The Devil and Tom Walker by Charles M. Skinner
When Charles River was lined with groves and marshes there lived in a
cabin, near Brighton, Massachusetts, an ill-fed rascal named Tom Walker.
There was but one in the commonwealth who was more penurious, and that
was his wife. They squabbled over the spending of a penny and each
grudged food to the other. One day as Tom walked through the pine wood
near his place, by habit watching the ground—for even there a farthing
might be discovered—he prodded his stick into a skull, cloven deep by an
Indian tomahawk. He kicked it, to shake the dirt off, when a gruff voice
spake: "What are you doing in my grounds?" A swarthy fellow, with the
face of a charcoal burner, sat on a stump, and Tom wondered that he had
not seen him as he approached.
He replied, "Your grounds! They belong to Deacon Peabody."
"Deacon Peabody be damned!" cried the black fellow; "as I think he will
be, anyhow, if he does not look after his own sins a little sharper and a
little less curiously after his neighbors'. Look, if you want to see how
he is faring," and, pointing to a tree, he called Tom to notice that the
deacon's name was written on the bark and that it was rotten at the core.
To his surprise, Tom found that nearly every tree had the name of some
prominent man cut upon it.
"Who are you?" he asked.
"I go by different names in different places," replied the dark one. "In
some countries I am the black miner; in some the wild huntsman; here I am
the black woodman. I am the patron of slave dealers and master of Salem
"I think you are the devil," blurted Tom.
"At your service," replied his majesty.
Now, Tom, having lived long with Mrs. Walker, had no fear of the devil,
and he stopped to have a talk with him. The devil remarked, in a careless
tone, that Captain Kidd had buried his treasure in that wood, under his
majesty's charge, and that whoever wished could find and keep it by
making the usual concession. This Tom declined. He told his wife about
it, however, and she was angry with him for not having closed the bargain
at once, declaring that if he had not courage enough to add this treasure
to their possessions she would not hesitate to do it. Tom showed no
disposition to check her. If she got the money he would try to get a
share of it, and if the devil took away his helpmate—well, there were
things that he had made his mind to endure, when he had to. True enough,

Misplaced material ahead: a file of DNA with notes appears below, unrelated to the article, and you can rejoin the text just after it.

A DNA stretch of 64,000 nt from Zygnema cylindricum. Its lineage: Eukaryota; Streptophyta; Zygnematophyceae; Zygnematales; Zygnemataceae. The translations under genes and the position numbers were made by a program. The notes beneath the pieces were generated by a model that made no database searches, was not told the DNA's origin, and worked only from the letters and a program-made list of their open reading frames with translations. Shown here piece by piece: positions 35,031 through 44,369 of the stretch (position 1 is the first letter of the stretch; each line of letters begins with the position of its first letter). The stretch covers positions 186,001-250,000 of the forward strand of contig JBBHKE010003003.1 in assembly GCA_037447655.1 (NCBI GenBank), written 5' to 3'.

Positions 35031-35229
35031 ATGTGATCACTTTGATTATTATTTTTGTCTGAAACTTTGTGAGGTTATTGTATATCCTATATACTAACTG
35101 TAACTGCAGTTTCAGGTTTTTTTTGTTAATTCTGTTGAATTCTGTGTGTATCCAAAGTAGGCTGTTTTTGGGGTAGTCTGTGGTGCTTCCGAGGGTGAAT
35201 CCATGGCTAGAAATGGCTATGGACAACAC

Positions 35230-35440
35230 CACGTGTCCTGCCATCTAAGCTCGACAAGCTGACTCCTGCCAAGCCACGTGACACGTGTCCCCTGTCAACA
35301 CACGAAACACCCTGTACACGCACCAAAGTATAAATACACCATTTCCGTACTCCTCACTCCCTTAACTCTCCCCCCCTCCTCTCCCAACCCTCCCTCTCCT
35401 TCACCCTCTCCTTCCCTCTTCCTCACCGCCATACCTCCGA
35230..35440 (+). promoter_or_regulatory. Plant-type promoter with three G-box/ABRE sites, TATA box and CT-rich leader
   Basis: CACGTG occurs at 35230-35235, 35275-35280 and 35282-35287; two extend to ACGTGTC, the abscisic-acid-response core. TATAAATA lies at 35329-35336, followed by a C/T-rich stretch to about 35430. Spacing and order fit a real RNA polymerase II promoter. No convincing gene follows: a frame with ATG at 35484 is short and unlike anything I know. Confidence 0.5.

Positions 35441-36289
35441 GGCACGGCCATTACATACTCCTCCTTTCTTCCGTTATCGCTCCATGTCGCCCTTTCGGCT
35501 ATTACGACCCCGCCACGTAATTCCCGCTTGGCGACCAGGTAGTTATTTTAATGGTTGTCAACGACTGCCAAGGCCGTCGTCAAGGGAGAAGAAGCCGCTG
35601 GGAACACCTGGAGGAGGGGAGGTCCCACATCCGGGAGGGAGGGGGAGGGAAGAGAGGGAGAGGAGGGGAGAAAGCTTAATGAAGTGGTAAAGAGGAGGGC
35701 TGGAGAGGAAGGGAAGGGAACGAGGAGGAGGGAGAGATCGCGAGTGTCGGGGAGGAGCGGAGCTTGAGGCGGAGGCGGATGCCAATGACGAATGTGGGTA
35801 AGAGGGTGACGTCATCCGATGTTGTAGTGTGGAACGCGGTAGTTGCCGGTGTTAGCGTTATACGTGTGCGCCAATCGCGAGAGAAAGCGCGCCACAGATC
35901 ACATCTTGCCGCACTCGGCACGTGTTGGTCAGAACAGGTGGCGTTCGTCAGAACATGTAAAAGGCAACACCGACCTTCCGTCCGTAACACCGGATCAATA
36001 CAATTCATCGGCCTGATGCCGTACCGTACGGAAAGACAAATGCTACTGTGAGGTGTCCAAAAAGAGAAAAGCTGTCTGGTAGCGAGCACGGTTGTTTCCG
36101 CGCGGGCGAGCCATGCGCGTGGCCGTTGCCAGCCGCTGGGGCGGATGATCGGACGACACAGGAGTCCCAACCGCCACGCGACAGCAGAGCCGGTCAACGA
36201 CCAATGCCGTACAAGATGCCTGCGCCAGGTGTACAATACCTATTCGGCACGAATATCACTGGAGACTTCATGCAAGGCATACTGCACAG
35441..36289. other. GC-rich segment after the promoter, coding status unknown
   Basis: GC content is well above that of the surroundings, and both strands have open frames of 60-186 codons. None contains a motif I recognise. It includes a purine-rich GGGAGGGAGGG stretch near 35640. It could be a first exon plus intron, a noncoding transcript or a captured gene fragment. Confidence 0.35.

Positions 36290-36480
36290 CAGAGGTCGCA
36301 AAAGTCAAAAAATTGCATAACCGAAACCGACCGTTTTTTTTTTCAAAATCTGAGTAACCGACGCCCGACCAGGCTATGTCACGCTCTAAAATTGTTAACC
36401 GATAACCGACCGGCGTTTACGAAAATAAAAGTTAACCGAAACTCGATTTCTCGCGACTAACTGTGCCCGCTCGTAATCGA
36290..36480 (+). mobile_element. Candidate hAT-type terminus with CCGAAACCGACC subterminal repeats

the woman started for the wood before sundown, with her spoons in her
apron. When Tom discovered that the spoons were gone he, too, set off,
for he wanted those back, anyway; but he did not overtake his wife. An
apron was found in a tree containing a dried liver and a withered heart,
and near that place the earth had been trampled and strewn with handfuls
of coarse hair that reminded Tom of the man that he had met in the woods.
"Egad!" he muttered, "Old Nick must have had a tough time with her." Half
in gratitude and half in curiosity, Tom waited to speak to the dark man,
and was next day rewarded by seeing that personage come through the wood
with an axe, whistling carelessly. Tom at once approached him on the
subject of the buried treasure—not the vanished wife, for her he no
longer regarded as a treasure.
After some haggling the devil proposed that Tom should start a loan
office in Boston and use Kidd's money in exacting usury. This suited Tom,
who promised to screw four per cent. a month out of the unfortunates who
might ask his aid, and he was seen to start for town with a bag which his
neighbors thought to hold his crop of starveling turnips, but which was
really a king's ransom in gold and jewels—the earnings of Captain Kidd
in long years of honest piracy. It was in Governor Belcher's time, and
cash was scarce. Merchants and professional men as well as the thriftless
went to Tom for money, and, as he always had it, his business grew until
he seemed to have a mortgage on half the men in Boston who were rich
enough to be in debt. He even went so far as to move into a new house, to
ride in his own carriage, and to eat enough to keep body and soul
together, for he did not want to give up his soul to the one who would
claim it just yet.
The most singular proof of his thrift—showing that he wanted to save
soul and money both—was shown in his joining the church and becoming a
prayerful Christian. He kept a Bible in his pocket and another on his
desk, resolved to be prepared if a certain gentleman should call. He
buried his old horse feet uppermost, for he was taught that on
resurrection day the world would be turned upside down, and he was
resolved, if his enemy appeared, to give him a run for it. While employed
one afternoon in the congenial task of foreclosing a mortgage his
creditor begged for another day to raise the money. Tom was irritable on
account of the hot weather and talked to him as a good man of the church
ought not to do.
"You have made so much money out of me," wailed the victim of Tom's
"Now, the devil take me if I have made a farthing!" exclaimed Tom.
At that instant there were three knocks at the door, and, stepping out to
see who was there, the money lender found himself in presence of his
fate. His little Bible was in a coat on a nail, and the bigger one was on
his desk. He was without defence. The evil one caught him up like a
child, had him on the back of his snorting steed in no time, and giving
the beast a cut he flew like the wind in the teeth of a rising storm
toward the marshes of Brighton. As he reached there a lightning flash
descended into the wood and set it on fire. At the same moment Tom's
house was discovered to be in flames. When his effects were examined
nothing was found in his strong boxes but cinders and shavings.